Mention copyright and most people immediately think of free music downloads and music companies suing teens. The truth of the matter is copyright extends far beyond just music. In truth, it is an archaic law that causes a host of problems on the web. In fact, most sites have a critical copyright problem and donâ€™t even know it.
Copyright is best explained with an example. Letâ€™s assume I am laid off from my job. While collecting unemployment, I decided to finally write the great American novel. To my surprise, I tear myself away from the new Oprah channel and actually do it. Even more shocking, a publisher picks up the book. Iâ€™m going to be the next Stephen King! Okay, probably not.
What does this have to do with copyright? In the above scenario, intellectually property law conveys copyright to me automatically when I write the book. This makes sense. I am the author, so why should I have to take any particular steps to nail down the fact I own the copy? I shouldnâ€™t. Of course, I can go ahead and file with the Library of Congress to really nail down my rights, but such a step is a voluntary choice.
Web Design Problems
This â€œauthorâ€ concept does not translate well to the web. The problem is the automatic assumption of ownership in the work the author creates, particularly as it relates to website design. Most people hire a third party to handle the design. Since the third party creates the design, intellectual property law gives that designer the copyright ownership and not the site owner. Read that sentence again.
But I Paid!
Ah, but you are undoubtedly thinking this canâ€™t be right since the designer was paid to do the work. The presence of a payment has no bearing on copyright. Think about that for a minute as it translates to the web. How many sites – prominent sites – do you think there are where the owner of the site doesnâ€™t own their design because a third party designer did the work? The numbers must be huge.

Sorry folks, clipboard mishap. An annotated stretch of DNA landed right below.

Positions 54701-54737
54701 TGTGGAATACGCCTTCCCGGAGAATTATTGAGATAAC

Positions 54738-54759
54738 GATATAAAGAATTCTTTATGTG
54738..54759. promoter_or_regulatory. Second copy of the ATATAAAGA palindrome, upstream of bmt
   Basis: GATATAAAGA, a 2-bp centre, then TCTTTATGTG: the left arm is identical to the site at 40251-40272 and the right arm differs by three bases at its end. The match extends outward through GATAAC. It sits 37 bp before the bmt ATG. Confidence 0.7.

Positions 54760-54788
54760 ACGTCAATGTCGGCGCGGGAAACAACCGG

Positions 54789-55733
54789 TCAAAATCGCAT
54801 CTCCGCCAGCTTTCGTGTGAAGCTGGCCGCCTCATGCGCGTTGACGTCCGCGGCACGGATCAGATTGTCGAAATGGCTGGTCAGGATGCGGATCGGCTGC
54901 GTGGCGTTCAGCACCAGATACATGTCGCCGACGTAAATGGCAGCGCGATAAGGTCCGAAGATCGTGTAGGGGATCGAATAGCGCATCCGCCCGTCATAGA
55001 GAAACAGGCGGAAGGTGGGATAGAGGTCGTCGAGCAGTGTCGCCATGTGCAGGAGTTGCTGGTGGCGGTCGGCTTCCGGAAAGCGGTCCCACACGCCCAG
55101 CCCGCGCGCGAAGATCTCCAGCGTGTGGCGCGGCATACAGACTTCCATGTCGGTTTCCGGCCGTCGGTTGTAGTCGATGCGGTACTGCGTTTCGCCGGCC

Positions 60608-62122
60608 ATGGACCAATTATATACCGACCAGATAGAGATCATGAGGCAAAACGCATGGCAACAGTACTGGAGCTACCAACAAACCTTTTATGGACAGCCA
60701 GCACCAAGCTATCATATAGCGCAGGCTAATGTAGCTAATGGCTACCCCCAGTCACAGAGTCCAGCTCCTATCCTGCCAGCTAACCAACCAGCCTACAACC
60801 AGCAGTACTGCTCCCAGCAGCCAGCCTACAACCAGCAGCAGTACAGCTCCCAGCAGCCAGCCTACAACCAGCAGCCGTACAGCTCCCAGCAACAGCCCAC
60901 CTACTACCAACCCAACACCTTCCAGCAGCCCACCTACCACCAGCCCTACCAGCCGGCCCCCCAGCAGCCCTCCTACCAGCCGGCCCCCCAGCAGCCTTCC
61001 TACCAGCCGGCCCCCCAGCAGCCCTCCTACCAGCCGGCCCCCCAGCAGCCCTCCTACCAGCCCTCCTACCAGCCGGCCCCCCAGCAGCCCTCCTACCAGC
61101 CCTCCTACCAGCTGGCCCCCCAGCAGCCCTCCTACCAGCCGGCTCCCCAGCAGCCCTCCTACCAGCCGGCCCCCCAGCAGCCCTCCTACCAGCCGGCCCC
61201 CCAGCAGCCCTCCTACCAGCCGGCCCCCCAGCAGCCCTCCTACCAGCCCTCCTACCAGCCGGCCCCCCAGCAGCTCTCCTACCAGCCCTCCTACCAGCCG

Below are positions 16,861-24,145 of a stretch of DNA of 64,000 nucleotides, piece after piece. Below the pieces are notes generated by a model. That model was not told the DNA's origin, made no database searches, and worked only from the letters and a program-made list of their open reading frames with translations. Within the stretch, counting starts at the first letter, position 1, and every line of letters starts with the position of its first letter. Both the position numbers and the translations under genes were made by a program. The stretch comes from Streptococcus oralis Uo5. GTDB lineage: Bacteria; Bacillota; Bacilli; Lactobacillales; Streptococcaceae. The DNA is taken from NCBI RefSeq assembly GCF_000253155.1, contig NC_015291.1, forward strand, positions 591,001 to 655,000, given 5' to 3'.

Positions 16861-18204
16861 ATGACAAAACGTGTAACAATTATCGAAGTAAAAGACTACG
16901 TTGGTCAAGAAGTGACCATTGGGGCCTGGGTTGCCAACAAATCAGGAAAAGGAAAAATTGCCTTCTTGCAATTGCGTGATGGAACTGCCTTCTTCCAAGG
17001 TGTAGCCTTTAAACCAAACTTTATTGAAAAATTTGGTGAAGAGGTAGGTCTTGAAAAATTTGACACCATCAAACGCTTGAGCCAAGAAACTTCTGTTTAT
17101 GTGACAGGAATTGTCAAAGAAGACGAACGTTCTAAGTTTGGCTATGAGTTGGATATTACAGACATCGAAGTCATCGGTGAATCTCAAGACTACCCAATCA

Does It Matter?
Ultimately, you might be wondering why this really matters in the day-to-day running of your online empire. There are two central reasons. The first is your designer could reuse all or part of the design for another client, even one of your direct competitors. That should be enough reason right there to deal with this issue.
The second problem arises when you seek to sell your site. Ask yourself a simple question. Would you buy a car from someone who didnâ€™t own it? No? Well, why do you think anyone is going to be your website from you? Your designer owns the copyright, not you. More than a few online deals have imploded for this very reason.
Is there any way to deal with this copyright problem? Yes, but the solution depends on the timing of the design. If the design hasnâ€™t been done yet, you can deal with the problem in one of two ways. The first is to hire the designer as an employee of your company. Under copyright law, the work done by employees is automatically transferred to the employer. The second option is to include copyright transfer language in the contract you sign with the independent designer. Most people go with the second approach for the obvious reason that they donâ€™t need a full time designer much less have the budget for one.
What if your site has already been completed? Is there any way to put the horse back in the barn? Yes, but it can be tricky. The best approach is to ask the designer to sign a copyright transfer agreement to clean up the mess. The vast majority of designers will do this without causing a fuss, but some will ask for additional compensation. Sometimes you simply have to pony it up.
Copyright is not exactly a subject most people find compelling. Iâ€™m an attorney and I find reading about it is a good way to get to sleep late at night. This doesnâ€™t mean that it isnâ€™t incredibly important, particularly when it comes to website design. If you havenâ€™t already, take the time to make sure you have your ducks in order when it comes to copyright ownership for your site. You will be glad you did down the road.